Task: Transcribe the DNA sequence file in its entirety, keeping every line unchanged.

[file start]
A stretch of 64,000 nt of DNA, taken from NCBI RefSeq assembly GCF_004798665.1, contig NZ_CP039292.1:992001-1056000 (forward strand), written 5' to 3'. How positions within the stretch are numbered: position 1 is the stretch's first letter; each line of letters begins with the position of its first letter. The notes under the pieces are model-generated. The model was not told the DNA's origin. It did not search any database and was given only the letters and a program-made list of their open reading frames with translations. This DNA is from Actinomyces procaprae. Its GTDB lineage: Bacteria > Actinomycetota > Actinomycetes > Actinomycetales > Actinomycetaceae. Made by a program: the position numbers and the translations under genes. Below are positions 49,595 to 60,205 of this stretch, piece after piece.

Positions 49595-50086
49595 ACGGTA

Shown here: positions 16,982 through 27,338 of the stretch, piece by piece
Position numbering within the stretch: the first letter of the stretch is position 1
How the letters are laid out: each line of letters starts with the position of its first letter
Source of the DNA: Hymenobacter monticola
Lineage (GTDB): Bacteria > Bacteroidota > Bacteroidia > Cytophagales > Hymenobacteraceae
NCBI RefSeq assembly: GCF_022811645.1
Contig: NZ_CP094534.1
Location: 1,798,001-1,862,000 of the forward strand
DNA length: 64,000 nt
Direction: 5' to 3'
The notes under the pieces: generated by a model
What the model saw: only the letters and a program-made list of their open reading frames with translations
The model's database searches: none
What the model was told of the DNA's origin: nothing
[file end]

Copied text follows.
A stretch of 64,000 nt of DNA, taken from NCBI RefSeq assembly GCF_004798665.1, contig NZ_CP039292.1:992001-1056000 (forward strand), written 5' to 3'. How positions within the stretch are numbered: position 1 is the stretch's first letter; each line of letters begins with the position of its first letter. The notes under the pieces are model-generated. The model was not told the DNA's origin. It did not search any database and was given only the letters and a program-made list of their open reading frames with translations. This DNA is from Actinomyces procaprae. Its GTDB lineage: Bacteria > Actinomycetota > Actinomycetes > Actinomycetales > Actinomycetaceae. Made by a program: the position numbers and the translations under genes. Below are positions 49,595 to 60,205 of this stretch, piece after piece.

Positions 49595-50086
49595 ACGGTA

Shown here: positions 16,982 through 27,338 of the stretch, piece by piece
Position numbering within the stretch: the first letter of the stretch is position 1
How the letters are laid out: each line of letters starts with the position of its first letter
Source of the DNA: Hymenobacter monticola
Lineage (GTDB): Bacteria > Bacteroidota > Bacteroidia > Cytophagales > Hymenobacteraceae
NCBI RefSeq assembly: GCF_022811645.1
Contig: NZ_CP094534.1
Location: 1,798,001-1,862,000 of the forward strand
DNA length: 64,000 nt
Direction: 5' to 3'
The notes under the pieces: generated by a model
What the model saw: only the letters and a program-made list of their open reading frames with translations
The model's database searches: none
What the model was told of the DNA's origin: nothing